Why is PBS Marketing the Brontë Sisters as Proto-Feminists?

At times it seems as if the only stories worth telling about women these days are those where women can be cast as warriors, trailblazers, radicals, or “hidden figures,” all of whom are fighting a singular common enemy: men. What these stories often achieve, unfortunately, is feminist biographies that lack the intricate complexities of the lives women lived in the past. Call them one-dimensional heroines.

A similar movement is afoot in the history of great writers. One such campaign, dubbed #ThanksForTyping, highlights the wives who did editorial work—typing, researching, editing—for their writer-husbands. Evidently gratitude in marriage is no longer acceptable; a social justice movement must be launched on behalf of these supposedly wronged wives. Another recent effort at one bookstore involved turning books authored by men backwards so their bindings are hidden to highlight gender imbalance in the publishing world.

Into this climate arrives PBS’s Masterpiece Theater film about the Brontë sisters, To Walk Invisible. The movie has all of the expected focus on the three Brontë sisters’ schemes to become published authors in the 1800s despite being women. In fact, the trailer focuses almost entirely on the theme that women were not taken seriously and could not pursue meaningful work. As the character who plays Emily Brontë says in one clip, “When a man writes something it’s what he’s written that is judged; when a women writes something it’s her that is judged.” In another, Charlotte assures her sisters that “of course we’re not going to use our real names. It must be men’s names.” She further admonishes them, “We must walk invisible.”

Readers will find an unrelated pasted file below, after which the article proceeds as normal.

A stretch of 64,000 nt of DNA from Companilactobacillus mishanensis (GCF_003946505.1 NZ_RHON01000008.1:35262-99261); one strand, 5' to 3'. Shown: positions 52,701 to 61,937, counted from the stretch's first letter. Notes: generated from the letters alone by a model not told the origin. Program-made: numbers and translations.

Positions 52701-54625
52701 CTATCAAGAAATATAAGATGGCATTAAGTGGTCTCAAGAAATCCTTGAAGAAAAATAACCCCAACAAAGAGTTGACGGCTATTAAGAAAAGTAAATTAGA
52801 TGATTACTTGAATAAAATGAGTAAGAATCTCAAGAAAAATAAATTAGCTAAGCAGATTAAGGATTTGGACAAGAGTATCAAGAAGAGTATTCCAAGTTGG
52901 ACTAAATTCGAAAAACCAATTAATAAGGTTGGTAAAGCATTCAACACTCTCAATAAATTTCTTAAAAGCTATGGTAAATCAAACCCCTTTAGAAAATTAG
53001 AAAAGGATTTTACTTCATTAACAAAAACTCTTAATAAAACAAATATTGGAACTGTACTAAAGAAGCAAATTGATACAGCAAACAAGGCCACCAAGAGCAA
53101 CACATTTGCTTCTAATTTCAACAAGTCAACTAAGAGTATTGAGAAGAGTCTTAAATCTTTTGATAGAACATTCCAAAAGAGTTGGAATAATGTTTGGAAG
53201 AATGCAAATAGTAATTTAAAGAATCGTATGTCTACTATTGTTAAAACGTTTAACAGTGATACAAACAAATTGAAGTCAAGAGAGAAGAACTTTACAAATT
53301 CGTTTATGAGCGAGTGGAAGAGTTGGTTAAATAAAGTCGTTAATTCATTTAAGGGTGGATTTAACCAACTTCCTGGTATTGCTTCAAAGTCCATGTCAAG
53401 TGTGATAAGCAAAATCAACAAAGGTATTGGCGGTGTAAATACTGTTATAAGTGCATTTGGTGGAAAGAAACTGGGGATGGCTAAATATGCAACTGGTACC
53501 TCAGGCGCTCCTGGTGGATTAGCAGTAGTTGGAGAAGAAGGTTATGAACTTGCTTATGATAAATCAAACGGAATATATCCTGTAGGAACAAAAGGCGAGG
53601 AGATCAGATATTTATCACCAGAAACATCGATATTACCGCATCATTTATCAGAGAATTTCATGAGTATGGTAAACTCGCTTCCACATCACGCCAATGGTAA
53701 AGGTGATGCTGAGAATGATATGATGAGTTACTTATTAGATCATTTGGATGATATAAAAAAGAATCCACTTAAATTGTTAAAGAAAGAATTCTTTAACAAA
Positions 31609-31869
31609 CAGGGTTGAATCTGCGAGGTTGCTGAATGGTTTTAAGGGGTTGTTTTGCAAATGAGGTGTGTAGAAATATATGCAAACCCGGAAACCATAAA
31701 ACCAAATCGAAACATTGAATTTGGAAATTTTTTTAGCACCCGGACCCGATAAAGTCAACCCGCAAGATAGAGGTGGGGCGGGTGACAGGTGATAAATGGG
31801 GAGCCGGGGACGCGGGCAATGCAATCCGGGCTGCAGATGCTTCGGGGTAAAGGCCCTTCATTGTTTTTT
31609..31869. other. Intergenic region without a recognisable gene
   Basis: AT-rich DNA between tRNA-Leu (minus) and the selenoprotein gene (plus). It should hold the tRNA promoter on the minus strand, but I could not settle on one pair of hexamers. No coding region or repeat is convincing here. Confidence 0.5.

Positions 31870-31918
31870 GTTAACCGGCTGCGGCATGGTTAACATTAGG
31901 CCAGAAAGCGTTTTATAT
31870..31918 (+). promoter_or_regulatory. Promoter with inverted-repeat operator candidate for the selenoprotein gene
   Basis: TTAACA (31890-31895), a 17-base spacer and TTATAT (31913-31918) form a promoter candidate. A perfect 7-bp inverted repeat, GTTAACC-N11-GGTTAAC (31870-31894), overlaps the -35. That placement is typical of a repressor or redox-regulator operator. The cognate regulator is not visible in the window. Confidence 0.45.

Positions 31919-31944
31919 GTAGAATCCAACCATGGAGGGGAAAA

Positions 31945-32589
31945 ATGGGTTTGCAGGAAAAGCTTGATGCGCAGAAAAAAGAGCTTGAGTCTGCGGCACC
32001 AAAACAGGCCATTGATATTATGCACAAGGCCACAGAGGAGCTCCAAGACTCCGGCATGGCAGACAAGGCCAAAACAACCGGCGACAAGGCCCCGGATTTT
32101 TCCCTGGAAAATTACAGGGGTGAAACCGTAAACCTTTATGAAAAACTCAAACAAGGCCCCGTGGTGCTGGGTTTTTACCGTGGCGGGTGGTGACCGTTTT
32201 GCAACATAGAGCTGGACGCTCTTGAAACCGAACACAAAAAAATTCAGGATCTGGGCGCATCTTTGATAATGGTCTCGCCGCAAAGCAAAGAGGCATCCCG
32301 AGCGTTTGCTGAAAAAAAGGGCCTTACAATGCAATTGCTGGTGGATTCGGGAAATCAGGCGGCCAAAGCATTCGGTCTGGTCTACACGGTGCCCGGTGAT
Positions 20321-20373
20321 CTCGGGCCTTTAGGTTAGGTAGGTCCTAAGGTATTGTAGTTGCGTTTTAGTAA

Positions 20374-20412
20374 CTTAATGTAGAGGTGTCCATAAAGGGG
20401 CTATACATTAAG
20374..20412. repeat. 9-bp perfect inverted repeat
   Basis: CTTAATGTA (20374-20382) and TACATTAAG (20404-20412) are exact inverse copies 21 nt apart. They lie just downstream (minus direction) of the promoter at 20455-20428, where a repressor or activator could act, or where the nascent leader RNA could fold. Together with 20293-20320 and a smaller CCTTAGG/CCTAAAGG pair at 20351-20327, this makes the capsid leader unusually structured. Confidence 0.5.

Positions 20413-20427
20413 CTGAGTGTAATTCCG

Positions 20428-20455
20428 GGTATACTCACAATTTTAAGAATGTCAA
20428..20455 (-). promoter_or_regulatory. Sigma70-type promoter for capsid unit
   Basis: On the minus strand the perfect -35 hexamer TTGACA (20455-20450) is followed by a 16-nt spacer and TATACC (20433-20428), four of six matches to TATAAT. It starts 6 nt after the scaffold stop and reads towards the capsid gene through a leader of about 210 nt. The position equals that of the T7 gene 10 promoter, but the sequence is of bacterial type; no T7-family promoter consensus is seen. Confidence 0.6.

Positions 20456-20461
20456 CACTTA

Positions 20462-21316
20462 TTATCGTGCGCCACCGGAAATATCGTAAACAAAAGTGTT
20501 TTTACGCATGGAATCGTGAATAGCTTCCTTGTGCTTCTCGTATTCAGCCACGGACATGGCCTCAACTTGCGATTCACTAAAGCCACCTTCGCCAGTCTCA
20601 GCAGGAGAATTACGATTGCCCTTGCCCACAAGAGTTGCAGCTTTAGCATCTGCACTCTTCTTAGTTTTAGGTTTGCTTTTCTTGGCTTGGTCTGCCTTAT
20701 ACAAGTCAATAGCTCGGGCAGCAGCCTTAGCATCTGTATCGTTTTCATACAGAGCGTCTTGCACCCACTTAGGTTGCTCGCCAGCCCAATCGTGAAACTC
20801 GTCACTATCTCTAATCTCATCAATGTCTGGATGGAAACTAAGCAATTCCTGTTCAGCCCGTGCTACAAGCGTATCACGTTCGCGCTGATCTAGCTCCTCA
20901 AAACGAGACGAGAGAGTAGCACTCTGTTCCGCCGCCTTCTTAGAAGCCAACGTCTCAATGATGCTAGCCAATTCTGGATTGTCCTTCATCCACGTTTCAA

Of course the story is far more complicated than the feminist-inflected marketing of the movie suggests, and To Walk Invisible actually shows this if watched all the way through. One learns that the Brontës themselves wanted fiercely to protect their privacy, and nurtured an equally ferocious desire not to be critiqued and ridiculed; as well, they were contending with a brother sick in mind and body who had tarnished the family name (but whom they sought to spare further embarrassment) and they were a family without sufficient funds who needed to earn money from writing.

It was Charlotte Brontë who initially figured out how to break into the publishing world while protecting her family: she published under a masculine nom-de-plume. Her sisters followed suit. “We didn’t want Bramwell to know,” the sisters told their father, referring to their brother who was also a writer but who was suffering the fallout of drug and alcohol addiction. “It would be like rubbing salt into a wound.” Emily Brontë in particularly wanted to protect her privacy. Even when it becomes clear to the Bronte sisters that they must explain to their publisher that they are indeed women, Emily refuses to go.

What’s equally interesting about the Brontës’ publishing secret are the reactions of the men who later found out the truth. In the television production, after Charlotte tells her father she’s written a book that’s sold “quite a few editions,” and that it is about to go into a second printing and has a theater production underway, he offers the timeless line so many children wait to hear: “I am very proud of you.”